Amontaine Aurore is a playwright, actor and performance artist. Having been drawn to creative expression from a young age, she is grateful for an evolving artistic path from which to explore her mind, create worlds and investigate the complexities of human nature. As an actress, she has performed on stages and sets in Seattle, Montana, Los Angeles and New York, and is the winner of a national acting competition sponsored by Inspirational Productions.
Since 2006, Amontaine has written and performed in numerous self-penned solo plays, including Waiting for Billie Holiday, My Name is Trazar, Queen Rita's Blues Alley, Free Desiree (named by Indie Theater Now as one of the Best New Plays in the 2013 New York Frine) and Love Letters Beyond the Veil. Her plays have been presented at New York's 59E59 Theater, the United Solo Theatre Festival, the New York Fringe Festival, West of Lenin, 18th & Union, the Neptune, 12th Avenue Arts, and the Orcas Center, among others.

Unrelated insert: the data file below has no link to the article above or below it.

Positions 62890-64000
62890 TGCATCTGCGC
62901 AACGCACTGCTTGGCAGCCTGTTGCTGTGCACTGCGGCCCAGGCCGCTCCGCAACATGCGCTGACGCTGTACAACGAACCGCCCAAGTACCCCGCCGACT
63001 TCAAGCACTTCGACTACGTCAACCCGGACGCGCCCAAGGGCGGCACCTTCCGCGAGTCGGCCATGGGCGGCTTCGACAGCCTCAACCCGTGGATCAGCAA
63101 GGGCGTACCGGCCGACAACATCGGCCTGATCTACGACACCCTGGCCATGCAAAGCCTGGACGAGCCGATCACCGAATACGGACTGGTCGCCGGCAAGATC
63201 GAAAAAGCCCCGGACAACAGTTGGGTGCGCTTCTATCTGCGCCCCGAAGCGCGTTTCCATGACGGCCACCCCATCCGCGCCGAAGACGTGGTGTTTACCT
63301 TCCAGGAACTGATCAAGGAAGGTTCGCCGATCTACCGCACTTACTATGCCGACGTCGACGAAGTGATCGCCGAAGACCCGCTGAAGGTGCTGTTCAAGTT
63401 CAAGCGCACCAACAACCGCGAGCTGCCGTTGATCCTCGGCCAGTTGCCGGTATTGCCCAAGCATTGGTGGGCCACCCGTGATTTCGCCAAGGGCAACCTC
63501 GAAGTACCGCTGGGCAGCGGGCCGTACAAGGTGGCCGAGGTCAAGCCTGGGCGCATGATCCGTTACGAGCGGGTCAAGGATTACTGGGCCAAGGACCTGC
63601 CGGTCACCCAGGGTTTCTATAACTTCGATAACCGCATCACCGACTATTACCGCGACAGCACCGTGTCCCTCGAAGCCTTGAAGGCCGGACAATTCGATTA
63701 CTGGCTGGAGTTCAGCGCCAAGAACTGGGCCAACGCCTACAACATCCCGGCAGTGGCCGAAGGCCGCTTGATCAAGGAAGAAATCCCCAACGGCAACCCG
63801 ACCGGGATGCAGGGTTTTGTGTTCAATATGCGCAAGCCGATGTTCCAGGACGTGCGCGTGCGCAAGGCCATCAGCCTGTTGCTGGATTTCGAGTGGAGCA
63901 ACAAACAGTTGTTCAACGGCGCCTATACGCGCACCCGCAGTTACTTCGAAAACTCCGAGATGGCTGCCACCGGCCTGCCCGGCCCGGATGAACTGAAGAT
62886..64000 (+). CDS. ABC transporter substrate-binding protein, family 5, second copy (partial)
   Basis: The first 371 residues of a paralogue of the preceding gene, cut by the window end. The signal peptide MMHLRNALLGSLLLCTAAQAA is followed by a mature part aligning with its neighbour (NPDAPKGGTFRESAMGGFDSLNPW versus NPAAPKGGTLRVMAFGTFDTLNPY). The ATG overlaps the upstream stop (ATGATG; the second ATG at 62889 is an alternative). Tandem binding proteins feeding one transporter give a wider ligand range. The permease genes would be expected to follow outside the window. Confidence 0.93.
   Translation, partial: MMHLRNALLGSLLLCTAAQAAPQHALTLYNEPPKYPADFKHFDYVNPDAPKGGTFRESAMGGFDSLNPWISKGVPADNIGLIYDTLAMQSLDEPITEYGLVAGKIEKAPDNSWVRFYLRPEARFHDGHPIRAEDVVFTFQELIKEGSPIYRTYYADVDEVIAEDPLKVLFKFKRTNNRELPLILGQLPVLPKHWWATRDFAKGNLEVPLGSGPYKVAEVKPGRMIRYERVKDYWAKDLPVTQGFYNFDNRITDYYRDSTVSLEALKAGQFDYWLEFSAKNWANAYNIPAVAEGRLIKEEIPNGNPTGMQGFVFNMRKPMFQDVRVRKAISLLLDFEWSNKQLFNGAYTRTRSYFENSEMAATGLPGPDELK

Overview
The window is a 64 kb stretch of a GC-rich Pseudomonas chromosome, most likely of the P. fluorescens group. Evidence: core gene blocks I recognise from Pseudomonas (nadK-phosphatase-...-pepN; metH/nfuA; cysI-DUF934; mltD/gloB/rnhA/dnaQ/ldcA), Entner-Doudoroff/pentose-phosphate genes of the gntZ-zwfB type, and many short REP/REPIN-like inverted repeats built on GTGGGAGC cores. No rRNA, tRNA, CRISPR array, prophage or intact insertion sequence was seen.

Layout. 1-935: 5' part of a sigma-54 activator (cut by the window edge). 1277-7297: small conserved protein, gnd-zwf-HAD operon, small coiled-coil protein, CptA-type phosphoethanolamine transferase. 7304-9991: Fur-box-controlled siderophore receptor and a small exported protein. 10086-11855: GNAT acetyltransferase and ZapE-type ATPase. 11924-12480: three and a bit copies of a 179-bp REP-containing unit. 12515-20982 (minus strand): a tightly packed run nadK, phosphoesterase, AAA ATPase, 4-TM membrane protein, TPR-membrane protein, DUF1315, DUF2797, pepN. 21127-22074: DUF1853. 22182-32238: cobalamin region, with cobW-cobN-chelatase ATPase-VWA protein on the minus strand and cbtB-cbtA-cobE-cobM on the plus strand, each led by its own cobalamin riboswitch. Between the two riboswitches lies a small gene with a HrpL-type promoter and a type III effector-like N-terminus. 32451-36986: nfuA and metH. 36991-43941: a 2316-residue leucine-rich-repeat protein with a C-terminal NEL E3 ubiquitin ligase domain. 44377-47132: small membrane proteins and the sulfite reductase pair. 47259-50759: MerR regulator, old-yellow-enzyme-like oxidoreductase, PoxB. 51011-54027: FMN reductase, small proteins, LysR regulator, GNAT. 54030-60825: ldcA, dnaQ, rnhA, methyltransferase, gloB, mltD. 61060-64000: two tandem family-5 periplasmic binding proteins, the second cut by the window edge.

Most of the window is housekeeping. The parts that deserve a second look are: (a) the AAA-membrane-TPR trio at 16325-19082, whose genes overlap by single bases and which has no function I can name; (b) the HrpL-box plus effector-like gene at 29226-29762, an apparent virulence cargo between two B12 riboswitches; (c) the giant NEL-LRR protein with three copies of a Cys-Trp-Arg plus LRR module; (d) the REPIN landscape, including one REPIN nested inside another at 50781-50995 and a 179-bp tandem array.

In addition to solo plays, Amontaine also writes for ensembles. Her play, Don't Call it a Riot! was a finalist in the 2017 Bay Area Playwright's Festival. Riot received a staged reading from Theatre Battery in 2016, and the Neptune Theater as part of their Nights at the Neptune series in August 2017. Don't Call it a Riot! had full productions in 2018 at the 18th & Union Theatre, and 2019 at 12th Avenue Arts. Amontaine's play, When a Tree Falls, will have a three week run at the 18th & Union Theater in the spring of 2020. In addition, she has been commissioned to write a new play for Mirror Stage, which will have a public reading in the spring of 2020.
Amontaine's work has received funding from the the Puffin Foundation, the Seattle Office of Arts and Culture, the Seattle Arts Commission, 4Culture and Artist Trust.
Amontaine has a degree in Writing from Antioch University. In addition to being a Seattle resident, she has also lived and/or studied in Los Angeles, New York, Italy, Egypt and Bali. She has been a writer-in-residence at the Hedgebrook Writerâ€™s Retreat for Women on Whidbey Island in Washington State. In 2019 she was a finalist for the Emerald Prize, a biennial playwriting award administered by Seattle Public Theater.